· There was also the utmost need for equal balance and independence between the three branches of the government: the executive (President); the legislature (Senate and House of Representatives); and the judicial (Supreme Court). Although the three branches must be independent entities, each must have sufficient power to impose restraints over the other two.
· Neither Hamilton nor Madison wanted the individual states absorbed entirely into a national government. At that time, it seemed inconceivable to them that the national government would want to interfere with local governments. How wrong they were!
· There was a strong impetus for a professional standing army controlled by the national government, not so much because they were necessarily afraid of foreign intervention and wars, but the need was to enforce its laws and control internal conflict (“mob rule”) between states and individuals.
One of the most significant characteristics of these papers is that this diverse group of people writing these essays seemed to have one sense as to the powers of the Federal government. Its responsibilities were relegated to the formation and maintenance of a large standing army, a legislative body and the present day Supreme Court. No discussion whatever can be attributed to any of the papers wherein the authors enlarged the scope of the Federal government to include many of the issues that have been assumed (or forcibly overtaken) by the Federal government today including health care, social security, education, housing, abortion, labor laws, and many other important topics. By inference, it can be said that the creators of the Constitution felt that all of these issues were the responsibility of the individual states or local councils comprising the union.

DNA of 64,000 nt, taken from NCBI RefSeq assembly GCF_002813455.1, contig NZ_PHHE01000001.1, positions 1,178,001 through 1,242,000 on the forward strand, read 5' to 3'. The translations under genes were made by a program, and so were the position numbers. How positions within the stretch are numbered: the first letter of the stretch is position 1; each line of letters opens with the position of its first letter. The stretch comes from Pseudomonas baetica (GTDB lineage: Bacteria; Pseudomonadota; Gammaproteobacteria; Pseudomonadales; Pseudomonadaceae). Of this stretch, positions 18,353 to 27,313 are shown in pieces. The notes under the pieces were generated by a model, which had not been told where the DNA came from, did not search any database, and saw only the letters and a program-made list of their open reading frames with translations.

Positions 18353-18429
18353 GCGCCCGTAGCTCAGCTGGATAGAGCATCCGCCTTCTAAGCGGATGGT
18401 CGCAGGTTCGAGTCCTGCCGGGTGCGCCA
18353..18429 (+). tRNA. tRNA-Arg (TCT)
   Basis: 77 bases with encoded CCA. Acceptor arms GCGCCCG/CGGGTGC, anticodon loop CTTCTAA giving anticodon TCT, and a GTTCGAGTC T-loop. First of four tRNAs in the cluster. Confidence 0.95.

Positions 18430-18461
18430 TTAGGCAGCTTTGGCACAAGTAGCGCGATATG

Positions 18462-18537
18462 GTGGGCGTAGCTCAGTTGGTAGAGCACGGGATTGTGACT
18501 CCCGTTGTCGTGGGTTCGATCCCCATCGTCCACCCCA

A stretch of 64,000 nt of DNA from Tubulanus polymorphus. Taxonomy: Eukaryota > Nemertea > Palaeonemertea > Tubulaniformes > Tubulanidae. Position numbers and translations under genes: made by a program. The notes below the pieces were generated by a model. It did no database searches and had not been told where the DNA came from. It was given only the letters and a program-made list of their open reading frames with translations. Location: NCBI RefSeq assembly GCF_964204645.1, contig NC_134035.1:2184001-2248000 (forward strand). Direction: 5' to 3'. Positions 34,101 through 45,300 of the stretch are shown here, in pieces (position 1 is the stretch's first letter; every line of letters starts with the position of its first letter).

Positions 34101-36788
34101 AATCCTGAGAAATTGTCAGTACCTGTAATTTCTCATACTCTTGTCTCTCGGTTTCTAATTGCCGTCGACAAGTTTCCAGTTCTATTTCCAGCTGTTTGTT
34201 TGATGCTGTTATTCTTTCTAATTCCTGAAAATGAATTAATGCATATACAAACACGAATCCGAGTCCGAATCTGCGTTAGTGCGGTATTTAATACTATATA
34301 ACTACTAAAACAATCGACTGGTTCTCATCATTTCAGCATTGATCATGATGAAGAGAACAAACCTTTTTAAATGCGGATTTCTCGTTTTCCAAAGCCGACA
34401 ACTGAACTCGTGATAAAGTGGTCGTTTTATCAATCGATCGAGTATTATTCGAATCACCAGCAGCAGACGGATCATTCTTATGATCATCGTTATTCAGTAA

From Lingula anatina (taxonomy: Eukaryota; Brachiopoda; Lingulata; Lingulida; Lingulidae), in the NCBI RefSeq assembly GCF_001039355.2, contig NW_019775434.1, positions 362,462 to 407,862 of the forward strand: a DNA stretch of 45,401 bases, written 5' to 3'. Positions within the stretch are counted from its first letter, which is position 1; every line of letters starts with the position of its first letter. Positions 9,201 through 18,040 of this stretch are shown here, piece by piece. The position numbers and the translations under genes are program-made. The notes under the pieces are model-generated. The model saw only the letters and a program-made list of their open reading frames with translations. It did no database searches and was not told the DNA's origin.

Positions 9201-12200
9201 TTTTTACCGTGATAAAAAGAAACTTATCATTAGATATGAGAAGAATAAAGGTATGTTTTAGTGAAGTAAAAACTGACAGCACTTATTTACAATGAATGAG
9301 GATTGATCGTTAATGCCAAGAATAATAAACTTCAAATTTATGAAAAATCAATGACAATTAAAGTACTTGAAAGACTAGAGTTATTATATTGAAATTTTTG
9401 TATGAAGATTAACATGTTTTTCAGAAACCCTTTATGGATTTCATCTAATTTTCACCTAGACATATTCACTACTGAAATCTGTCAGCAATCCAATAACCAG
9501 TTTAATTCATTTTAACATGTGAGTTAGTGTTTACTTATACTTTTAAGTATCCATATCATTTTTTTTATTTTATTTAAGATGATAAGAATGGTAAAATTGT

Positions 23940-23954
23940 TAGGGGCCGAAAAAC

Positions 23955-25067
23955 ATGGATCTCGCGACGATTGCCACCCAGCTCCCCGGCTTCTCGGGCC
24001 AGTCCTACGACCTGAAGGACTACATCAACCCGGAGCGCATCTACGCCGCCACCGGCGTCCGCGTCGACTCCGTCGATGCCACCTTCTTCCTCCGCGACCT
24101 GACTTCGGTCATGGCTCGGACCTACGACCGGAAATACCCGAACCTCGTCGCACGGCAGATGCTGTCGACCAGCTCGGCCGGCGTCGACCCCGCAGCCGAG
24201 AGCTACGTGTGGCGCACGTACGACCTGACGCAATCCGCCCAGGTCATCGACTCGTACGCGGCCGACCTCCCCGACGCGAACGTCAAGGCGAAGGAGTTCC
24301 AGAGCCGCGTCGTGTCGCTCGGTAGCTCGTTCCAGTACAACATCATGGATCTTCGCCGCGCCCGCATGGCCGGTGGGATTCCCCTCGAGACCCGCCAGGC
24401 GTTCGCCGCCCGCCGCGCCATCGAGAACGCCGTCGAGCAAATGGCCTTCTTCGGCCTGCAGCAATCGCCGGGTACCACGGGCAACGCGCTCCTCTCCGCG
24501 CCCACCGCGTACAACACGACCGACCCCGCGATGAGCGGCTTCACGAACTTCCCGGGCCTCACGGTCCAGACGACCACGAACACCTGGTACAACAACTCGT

The Declaration of Independence focused mainly on announcing to King George of England that the people of America would no longer tolerate rule by the British government.
Note that you may find what you consider to be spelling errors, such as “shewn (shown)” and “defence (defense),” in both the Declaration of Independence and the Constitution, but in those days some words were spelled differently from today’s accepted version.
Let’s examine a few of the critical phrases (or clauses in lawyer talk) that are pertinent to many of the issues being debated or illegally distorted by the courts today:
· “We hold these truths to be self-evident, that all men are created equal, that they are endowed by their Creator with certain unalienable Rights, that among these are Life, Liberty and the pursuit of Happiness”
· “That whenever any Form of Government becomes destructive of these ends, it is the Right of the People to alter or to abolish it, and to institute new Government laying its foundation on such principles”